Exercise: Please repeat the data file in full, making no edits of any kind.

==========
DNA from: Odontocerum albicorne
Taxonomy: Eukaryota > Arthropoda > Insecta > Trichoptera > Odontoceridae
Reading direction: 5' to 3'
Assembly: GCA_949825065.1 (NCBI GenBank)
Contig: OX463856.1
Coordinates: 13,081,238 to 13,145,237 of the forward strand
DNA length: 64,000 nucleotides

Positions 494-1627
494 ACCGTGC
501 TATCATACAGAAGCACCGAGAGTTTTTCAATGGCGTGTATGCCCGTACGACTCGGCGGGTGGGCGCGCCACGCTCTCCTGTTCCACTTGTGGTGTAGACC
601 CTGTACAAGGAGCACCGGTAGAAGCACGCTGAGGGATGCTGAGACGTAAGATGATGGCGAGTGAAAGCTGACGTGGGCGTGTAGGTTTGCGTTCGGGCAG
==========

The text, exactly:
DNA from: Odontocerum albicorne
Taxonomy: Eukaryota > Arthropoda > Insecta > Trichoptera > Odontoceridae
Reading direction: 5' to 3'
Assembly: GCA_949825065.1 (NCBI GenBank)
Contig: OX463856.1
Coordinates: 13,081,238 to 13,145,237 of the forward strand
DNA length: 64,000 nucleotides

Positions 494-1627
494 ACCGTGC
501 TATCATACAGAAGCACCGAGAGTTTTTCAATGGCGTGTATGCCCGTACGACTCGGCGGGTGGGCGCGCCACGCTCTCCTGTTCCACTTGTGGTGTAGACC
601 CTGTACAAGGAGCACCGGTAGAAGCACGCTGAGGGATGCTGAGACGTAAGATGATGGCGAGTGAAAGCTGACGTGGGCGTGTAGGTTTGCGTTCGGGCAG